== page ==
Meanwhile, South Carolina was one of the first to add more restrictions on voting after the Supreme Court cut away at the Voting Rights Act and Republicans continue to pursue new voting rights restrictions aimed at black and Latino citizens.

Let me repeat one sentence from that: It echoes a disturbing trend in right-wing media inflaming fringe factions, encouraging maximum armament, and then turning around after a tragedy and saying “we had no idea this would happen.”

Right-wing politicians push irrational fear - and absolute hysterics about our first black president - while also encouraging gun ownership and use. The gullible become even more fearful and more filled with hate, while also seeing "2nd Amendment remedies" as the solution to every problem.

But when angry loons actually act in the direction they've been pushed, then conservatives are astonished. How could anyone have predicted this? It certainly can't be racism, because racism no longer exists (except for the discrimination white men face, of course).

Here's what Rupert Murdoch's Wall Street Journal said:
The editorial board of the Wall Street Journal on Friday suggested that "institutionalized racism" was not a driving force in the massacre of nine people Wednesday night at a historic black church in Charleston, South Carolina because it "no longer exists."

Fox 'News' actually pushed the idea that this was an attack on Christianity! Well, it can't be racism, right? Racism is just what that evil Kenyan in the White House fosters among the thugs he leads, in his attempt to take our country away from us real Americans.



Meanwhile, South Carolina still flies the Confederate flag - a symbol of racism, slavery, and treason - over the state capitol. Statues of Confederate leaders are proudly displayed in the state. Street names are named after racists and slave-owners.

Of course, to other white people like him, Roof was just "a conservative with a lot of 'Southern pride.'" Sure, he made a lot of racist jokes, but that's considered normal in South Carolina (in Nebraska, too).

Of course he was angry. What right-winger isn't angry? After all, 'those people' are taking over our country, right? And don't get me started about those damned Mexicans. As Donald Trump says, they're all drug dealers and rapists, with Mexico determined to send us all of their worst. (OK, there might be a few good people mixed in with the rapists. It's possible, at least, Trump magnanimously concedes.)

And what do you do with an angry white conservative? You give him guns, of course. After all, what if Barack Obama plans to invade South Carolina after the military finishes with Texas?



But right-wing politicians and pundits are just astonished when these things happen. Well, no one could have predicted violence, right? Hysterical anger, racism pushed for political gain (the GOP's 'Southern strategy' is alive and well), and deadly firearms easily available everywhere certainly can't be blamed for any violence that results. Who could even imagine such a thing?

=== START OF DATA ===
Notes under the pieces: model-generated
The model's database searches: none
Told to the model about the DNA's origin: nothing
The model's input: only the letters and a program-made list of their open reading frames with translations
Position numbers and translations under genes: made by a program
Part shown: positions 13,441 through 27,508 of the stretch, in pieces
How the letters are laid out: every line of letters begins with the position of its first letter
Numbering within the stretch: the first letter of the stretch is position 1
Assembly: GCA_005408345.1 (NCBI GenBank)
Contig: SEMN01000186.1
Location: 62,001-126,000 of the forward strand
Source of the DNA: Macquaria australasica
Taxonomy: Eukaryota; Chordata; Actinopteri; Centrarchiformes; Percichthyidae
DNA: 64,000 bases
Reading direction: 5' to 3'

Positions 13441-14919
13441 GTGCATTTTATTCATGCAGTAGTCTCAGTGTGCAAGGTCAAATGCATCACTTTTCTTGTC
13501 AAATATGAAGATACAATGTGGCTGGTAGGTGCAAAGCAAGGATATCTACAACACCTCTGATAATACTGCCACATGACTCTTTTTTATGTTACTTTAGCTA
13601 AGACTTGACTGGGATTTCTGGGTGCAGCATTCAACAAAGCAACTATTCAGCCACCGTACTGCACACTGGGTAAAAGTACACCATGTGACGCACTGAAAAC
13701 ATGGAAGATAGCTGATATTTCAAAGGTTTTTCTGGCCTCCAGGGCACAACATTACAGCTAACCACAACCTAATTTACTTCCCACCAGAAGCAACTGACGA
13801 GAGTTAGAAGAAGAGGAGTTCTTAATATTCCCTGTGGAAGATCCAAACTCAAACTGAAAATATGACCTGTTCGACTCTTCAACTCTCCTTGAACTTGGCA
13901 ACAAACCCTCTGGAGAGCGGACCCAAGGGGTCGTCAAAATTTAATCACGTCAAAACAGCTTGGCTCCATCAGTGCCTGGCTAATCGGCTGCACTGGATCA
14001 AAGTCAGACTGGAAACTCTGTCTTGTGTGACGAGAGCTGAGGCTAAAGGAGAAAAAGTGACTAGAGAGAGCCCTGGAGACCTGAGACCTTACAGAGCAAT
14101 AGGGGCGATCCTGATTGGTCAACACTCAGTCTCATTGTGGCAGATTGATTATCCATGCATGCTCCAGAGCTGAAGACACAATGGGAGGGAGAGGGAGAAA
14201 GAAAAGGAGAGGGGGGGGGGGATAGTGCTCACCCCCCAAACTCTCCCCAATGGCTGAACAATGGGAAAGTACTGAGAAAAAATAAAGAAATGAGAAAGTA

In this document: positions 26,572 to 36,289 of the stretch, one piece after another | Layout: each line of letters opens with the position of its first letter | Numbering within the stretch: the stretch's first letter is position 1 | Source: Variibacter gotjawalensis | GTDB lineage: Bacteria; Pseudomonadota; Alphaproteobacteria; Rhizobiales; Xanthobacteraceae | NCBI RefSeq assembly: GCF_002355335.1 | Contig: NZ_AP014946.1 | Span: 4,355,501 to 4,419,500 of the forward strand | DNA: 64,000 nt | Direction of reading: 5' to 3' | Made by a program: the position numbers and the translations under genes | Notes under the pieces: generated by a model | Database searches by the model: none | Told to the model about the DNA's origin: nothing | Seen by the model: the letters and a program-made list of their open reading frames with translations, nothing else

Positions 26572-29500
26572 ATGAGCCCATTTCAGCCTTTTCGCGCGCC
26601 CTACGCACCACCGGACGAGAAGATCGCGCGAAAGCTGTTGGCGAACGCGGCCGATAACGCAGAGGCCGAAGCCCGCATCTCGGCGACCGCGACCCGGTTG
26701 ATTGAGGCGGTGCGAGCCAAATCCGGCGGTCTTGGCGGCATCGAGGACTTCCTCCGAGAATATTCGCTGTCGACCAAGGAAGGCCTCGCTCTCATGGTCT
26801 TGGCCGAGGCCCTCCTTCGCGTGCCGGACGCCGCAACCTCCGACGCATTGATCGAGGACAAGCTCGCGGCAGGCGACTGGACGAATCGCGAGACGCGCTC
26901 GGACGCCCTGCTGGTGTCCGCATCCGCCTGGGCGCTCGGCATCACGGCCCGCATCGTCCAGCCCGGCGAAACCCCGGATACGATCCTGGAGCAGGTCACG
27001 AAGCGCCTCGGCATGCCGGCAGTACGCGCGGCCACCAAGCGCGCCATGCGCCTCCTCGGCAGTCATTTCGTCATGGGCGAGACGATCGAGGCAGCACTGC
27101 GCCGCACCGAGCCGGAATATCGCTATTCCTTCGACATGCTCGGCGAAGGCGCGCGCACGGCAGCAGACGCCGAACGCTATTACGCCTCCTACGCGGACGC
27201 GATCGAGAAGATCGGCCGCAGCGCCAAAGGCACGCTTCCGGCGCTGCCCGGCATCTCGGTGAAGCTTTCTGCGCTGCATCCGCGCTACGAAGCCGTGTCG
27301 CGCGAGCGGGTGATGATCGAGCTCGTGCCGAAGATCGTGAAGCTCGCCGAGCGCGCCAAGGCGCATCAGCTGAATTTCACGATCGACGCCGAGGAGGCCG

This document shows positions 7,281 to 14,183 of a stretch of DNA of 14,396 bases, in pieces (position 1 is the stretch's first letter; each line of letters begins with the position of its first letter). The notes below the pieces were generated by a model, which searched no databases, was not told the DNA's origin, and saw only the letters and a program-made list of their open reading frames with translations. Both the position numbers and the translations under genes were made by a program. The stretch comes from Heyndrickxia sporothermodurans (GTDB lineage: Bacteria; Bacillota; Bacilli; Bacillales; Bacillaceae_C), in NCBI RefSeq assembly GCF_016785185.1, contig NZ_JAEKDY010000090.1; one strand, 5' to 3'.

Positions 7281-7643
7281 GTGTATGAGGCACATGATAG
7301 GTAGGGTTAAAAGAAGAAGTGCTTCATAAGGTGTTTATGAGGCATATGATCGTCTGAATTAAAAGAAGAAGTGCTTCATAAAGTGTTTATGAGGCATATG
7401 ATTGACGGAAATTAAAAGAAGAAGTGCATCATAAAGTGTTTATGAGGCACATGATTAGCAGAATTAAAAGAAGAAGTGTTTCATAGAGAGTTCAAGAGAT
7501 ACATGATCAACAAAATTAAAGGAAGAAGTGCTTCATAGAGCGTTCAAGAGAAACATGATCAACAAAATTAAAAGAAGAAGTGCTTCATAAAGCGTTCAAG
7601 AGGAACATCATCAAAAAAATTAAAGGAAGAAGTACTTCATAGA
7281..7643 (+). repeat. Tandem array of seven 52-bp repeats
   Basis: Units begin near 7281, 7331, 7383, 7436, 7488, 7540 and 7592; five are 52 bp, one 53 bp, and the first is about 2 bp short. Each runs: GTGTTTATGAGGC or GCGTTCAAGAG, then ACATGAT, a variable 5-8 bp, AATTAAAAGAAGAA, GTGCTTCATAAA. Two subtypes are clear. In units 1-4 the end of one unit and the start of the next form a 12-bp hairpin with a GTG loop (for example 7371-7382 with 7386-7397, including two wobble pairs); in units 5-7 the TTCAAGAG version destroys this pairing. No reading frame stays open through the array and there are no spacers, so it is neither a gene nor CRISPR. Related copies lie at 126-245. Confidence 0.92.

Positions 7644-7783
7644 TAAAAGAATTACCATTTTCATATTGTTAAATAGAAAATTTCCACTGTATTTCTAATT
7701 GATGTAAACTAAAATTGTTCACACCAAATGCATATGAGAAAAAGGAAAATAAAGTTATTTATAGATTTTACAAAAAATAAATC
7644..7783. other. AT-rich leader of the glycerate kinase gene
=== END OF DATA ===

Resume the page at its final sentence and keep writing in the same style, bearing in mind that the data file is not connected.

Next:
And racism no longer exists in America - except when our racist president and the brown rapists Mexico keeps sending across our border discriminate against white men, of course - so it can't be that.

On the other hand, we know we have a war on Christmas and a war on Christianity in America, right? Poor Christians, only 71% of the population, are bullied and discriminated against by the 3% of Americans who are atheists (not to mention the .9% who are Muslim). Well, as Jesus said, the well-armed will inherit the Earth. And if you're struck on one cheek, bust a cap in their ass.

Right-wingers won't recognize race-based attacks because they don't want to. They won't recognize the problems inflammatory, racist rhetoric and an abundance of guns pose because they don't want to. Right-wing politicians certainly won't recognize the part they've played in this and other attacks because they don't want to.

And since they're faith-based, rather than evidence-based - and, more to the point, so are their supporters - they don't have to. Reality doesn't matter to any of them, because they all live in the right-wing fantasy world of their choice.

___
PS. There has been plenty of good commentary about this incident. Here's Jon Stewart, for example. And here's Larry Wilmore. Watch them. Seriously.

Monday, June 15, 2015

John Oliver: Torture



You know one of the worst things about this? At least one of our nine Supreme Court justices gets his information about how the world works from fictional television shows!

It might be that former Vice-President Dick Cheney does, too, but I suspect he just makes up whatever he wants to believe.

Friday, June 12, 2015

Sobering new report


More bad news from researchers:
MINNEAPOLIS (The Borowitz Report) – Scientists have discovered a powerful new strain of fact-resistant humans who are threatening the ability of Earth to sustain life, a sobering new study reports.

The research, conducted by the University of Minnesota, identifies a virulent strain of humans who are virtually immune to any form of verifiable knowledge, leaving scientists at a loss as to how to combat them.